Bring all of the core books that you will be using this year with you on your scheduling day or weekend, as well as any teacher’s manuals that came with your chosen programs. Bring, also, any books that you will be using for the first month or so of school. The tools that you have chosen for your children’s education will help you to determine your daily and weekly schedules. Here’s how…

Let’s use a grammar book for our example. Let’s say that there are 120 lessons in the grammar book. Take 120 and divide that by 36 weeks in the school year. Your answer is 3.33 and that means that your student will have to cover 3 and 1/3 lessons per week to finish the book in one school year. What this means to me is that I will need to schedule grammar for this child at least 3-4 times per week. Perhaps a goal that you have for this child is that they catch up from last year. Then you might want to schedule 4 lessons per week. Or maybe you honestly don’t care if you finish every last lesson in the book, then 3 days should suffice. You get the idea.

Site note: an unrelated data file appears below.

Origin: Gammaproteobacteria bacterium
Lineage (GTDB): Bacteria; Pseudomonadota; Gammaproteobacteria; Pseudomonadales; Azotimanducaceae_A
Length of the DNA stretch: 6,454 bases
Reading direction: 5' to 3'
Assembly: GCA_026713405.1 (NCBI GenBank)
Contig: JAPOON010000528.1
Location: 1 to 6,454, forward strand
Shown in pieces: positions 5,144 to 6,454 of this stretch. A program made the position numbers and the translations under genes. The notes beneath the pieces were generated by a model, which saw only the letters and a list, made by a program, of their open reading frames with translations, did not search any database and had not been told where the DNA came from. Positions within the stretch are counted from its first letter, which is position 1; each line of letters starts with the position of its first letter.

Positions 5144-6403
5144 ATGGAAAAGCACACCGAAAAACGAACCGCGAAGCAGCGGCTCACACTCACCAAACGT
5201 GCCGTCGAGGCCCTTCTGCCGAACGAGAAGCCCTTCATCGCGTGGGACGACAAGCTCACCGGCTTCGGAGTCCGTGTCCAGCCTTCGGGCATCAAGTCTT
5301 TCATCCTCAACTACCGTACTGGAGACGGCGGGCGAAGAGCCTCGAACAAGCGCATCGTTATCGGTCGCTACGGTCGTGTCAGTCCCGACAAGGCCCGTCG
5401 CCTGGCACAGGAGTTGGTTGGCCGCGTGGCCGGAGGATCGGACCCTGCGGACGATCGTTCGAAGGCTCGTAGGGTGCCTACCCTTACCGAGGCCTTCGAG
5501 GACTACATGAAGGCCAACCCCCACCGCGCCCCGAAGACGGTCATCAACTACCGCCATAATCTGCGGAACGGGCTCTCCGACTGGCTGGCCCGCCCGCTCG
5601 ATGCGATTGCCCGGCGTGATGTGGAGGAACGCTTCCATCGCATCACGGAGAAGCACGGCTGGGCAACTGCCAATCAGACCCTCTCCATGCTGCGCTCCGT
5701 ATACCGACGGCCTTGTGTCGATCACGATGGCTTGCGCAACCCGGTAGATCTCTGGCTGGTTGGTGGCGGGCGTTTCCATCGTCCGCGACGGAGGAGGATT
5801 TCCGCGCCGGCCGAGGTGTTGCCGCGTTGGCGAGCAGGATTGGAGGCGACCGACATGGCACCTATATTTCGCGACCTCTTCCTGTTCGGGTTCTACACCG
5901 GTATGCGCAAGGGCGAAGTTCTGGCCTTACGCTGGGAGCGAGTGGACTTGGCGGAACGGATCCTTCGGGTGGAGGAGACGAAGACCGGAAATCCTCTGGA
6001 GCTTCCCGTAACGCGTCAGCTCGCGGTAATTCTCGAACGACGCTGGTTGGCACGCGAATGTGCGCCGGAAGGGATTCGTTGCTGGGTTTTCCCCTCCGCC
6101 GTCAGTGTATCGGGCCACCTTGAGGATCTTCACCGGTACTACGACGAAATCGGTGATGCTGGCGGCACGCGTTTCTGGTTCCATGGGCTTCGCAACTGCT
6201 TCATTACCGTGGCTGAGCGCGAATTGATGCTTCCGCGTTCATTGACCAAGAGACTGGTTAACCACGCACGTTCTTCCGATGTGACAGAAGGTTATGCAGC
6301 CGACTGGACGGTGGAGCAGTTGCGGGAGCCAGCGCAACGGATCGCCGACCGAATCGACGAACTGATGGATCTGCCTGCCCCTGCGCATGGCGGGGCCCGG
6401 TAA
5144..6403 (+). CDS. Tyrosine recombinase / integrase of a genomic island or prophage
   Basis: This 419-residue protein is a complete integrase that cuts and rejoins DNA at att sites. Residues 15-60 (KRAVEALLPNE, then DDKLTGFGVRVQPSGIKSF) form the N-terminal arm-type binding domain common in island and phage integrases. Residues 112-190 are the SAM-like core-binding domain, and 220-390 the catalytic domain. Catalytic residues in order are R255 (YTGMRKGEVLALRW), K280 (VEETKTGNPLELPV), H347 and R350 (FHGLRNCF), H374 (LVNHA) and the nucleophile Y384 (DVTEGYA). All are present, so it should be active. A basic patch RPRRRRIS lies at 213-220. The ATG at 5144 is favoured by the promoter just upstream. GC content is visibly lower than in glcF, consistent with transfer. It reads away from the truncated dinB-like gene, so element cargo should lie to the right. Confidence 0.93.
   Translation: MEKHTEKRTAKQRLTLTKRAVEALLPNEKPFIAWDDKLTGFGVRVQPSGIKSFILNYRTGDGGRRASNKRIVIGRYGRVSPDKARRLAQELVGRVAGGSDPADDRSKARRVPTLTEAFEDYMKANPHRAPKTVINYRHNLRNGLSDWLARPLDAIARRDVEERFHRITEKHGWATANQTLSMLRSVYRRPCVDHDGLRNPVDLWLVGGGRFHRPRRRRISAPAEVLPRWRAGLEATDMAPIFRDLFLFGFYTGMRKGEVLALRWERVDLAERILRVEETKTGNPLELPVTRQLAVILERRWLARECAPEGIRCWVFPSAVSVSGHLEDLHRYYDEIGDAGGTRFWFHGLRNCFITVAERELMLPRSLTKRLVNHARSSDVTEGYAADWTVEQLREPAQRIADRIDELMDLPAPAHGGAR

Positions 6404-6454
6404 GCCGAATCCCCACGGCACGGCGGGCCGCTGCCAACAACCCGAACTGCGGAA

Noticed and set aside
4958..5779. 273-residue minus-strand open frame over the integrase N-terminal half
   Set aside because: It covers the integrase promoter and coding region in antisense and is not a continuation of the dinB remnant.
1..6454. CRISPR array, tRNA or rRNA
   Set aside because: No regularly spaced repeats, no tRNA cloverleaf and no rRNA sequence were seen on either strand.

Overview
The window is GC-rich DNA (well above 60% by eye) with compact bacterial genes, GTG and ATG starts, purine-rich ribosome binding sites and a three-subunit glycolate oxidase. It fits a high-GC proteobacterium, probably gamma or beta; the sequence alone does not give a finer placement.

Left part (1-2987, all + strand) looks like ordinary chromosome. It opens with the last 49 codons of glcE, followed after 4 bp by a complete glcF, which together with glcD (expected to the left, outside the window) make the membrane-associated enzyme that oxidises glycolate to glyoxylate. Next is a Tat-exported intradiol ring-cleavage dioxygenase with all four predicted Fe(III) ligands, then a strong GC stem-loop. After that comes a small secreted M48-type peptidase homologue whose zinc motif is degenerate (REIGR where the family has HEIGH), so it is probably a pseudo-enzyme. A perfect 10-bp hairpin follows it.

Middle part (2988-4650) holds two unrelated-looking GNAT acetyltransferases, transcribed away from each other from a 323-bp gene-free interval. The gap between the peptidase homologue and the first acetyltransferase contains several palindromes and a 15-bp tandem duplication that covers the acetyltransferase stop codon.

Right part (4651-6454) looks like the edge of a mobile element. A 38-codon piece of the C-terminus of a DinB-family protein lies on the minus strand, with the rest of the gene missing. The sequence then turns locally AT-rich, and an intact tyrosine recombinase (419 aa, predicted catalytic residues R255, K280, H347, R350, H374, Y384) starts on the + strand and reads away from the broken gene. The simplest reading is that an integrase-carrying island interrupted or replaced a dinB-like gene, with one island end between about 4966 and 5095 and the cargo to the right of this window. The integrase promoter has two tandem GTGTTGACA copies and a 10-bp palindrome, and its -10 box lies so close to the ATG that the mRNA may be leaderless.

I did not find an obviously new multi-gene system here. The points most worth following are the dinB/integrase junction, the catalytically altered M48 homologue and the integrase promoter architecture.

How about math? Let’s say that the book only has 90 lessons. Well, 2 1/2 lessons per week may not be enough mathematical stimulation for this particular child. You may decide that you do not mind if your student gets ahead in this subject, so you bump it up to 4 lessons per week. These are decisions you will want to make for each student and each subject as you look through each of the core books and teacher’s manuals that you will be using with your children this year.